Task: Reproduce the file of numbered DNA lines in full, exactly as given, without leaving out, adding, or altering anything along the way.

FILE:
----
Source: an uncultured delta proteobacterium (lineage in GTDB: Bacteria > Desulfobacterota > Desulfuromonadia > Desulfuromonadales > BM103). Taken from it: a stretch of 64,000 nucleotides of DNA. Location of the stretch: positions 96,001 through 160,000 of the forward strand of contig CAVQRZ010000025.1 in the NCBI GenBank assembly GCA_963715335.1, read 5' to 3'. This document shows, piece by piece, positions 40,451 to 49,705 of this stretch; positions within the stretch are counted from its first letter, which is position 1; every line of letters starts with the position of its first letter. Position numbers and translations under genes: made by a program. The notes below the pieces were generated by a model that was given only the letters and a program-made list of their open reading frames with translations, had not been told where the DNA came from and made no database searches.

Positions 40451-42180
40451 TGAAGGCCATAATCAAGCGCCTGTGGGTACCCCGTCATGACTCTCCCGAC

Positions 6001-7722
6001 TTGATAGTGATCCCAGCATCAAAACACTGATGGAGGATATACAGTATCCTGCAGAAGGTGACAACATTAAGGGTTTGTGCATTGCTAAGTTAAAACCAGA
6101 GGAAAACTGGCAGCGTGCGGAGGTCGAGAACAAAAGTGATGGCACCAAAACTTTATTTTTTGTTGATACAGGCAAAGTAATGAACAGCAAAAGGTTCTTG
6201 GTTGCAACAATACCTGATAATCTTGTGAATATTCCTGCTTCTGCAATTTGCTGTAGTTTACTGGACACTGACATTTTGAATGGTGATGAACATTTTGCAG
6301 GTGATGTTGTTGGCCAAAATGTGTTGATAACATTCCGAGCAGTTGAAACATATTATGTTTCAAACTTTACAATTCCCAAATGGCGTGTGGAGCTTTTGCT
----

Source: an uncultured delta proteobacterium (lineage in GTDB: Bacteria > Desulfobacterota > Desulfuromonadia > Desulfuromonadales > BM103). Taken from it: a stretch of 64,000 nucleotides of DNA. Location of the stretch: positions 96,001 through 160,000 of the forward strand of contig CAVQRZ010000025.1 in the NCBI GenBank assembly GCA_963715335.1, read 5' to 3'. This document shows, piece by piece, positions 40,451 to 49,705 of this stretch; positions within the stretch are counted from its first letter, which is position 1; every line of letters starts with the position of its first letter. Position numbers and translations under genes: made by a program. The notes below the pieces were generated by a model that was given only the letters and a program-made list of their open reading frames with translations, had not been told where the DNA came from and made no database searches.

Positions 40451-42180
40451 TGAAGGCCATAATCAAGCGCCTGTGGGTACCCCGTCATGACTCTCCCGAC

Positions 6001-7722
6001 TTGATAGTGATCCCAGCATCAAAACACTGATGGAGGATATACAGTATCCTGCAGAAGGTGACAACATTAAGGGTTTGTGCATTGCTAAGTTAAAACCAGA
6101 GGAAAACTGGCAGCGTGCGGAGGTCGAGAACAAAAGTGATGGCACCAAAACTTTATTTTTTGTTGATACAGGCAAAGTAATGAACAGCAAAAGGTTCTTG
6201 GTTGCAACAATACCTGATAATCTTGTGAATATTCCTGCTTCTGCAATTTGCTGTAGTTTACTGGACACTGACATTTTGAATGGTGATGAACATTTTGCAG
6301 GTGATGTTGTTGGCCAAAATGTGTTGATAACATTCCGAGCAGTTGAAACATATTATGTTTCAAACTTTACAATTCCCAAATGGCGTGTGGAGCTTTTGCT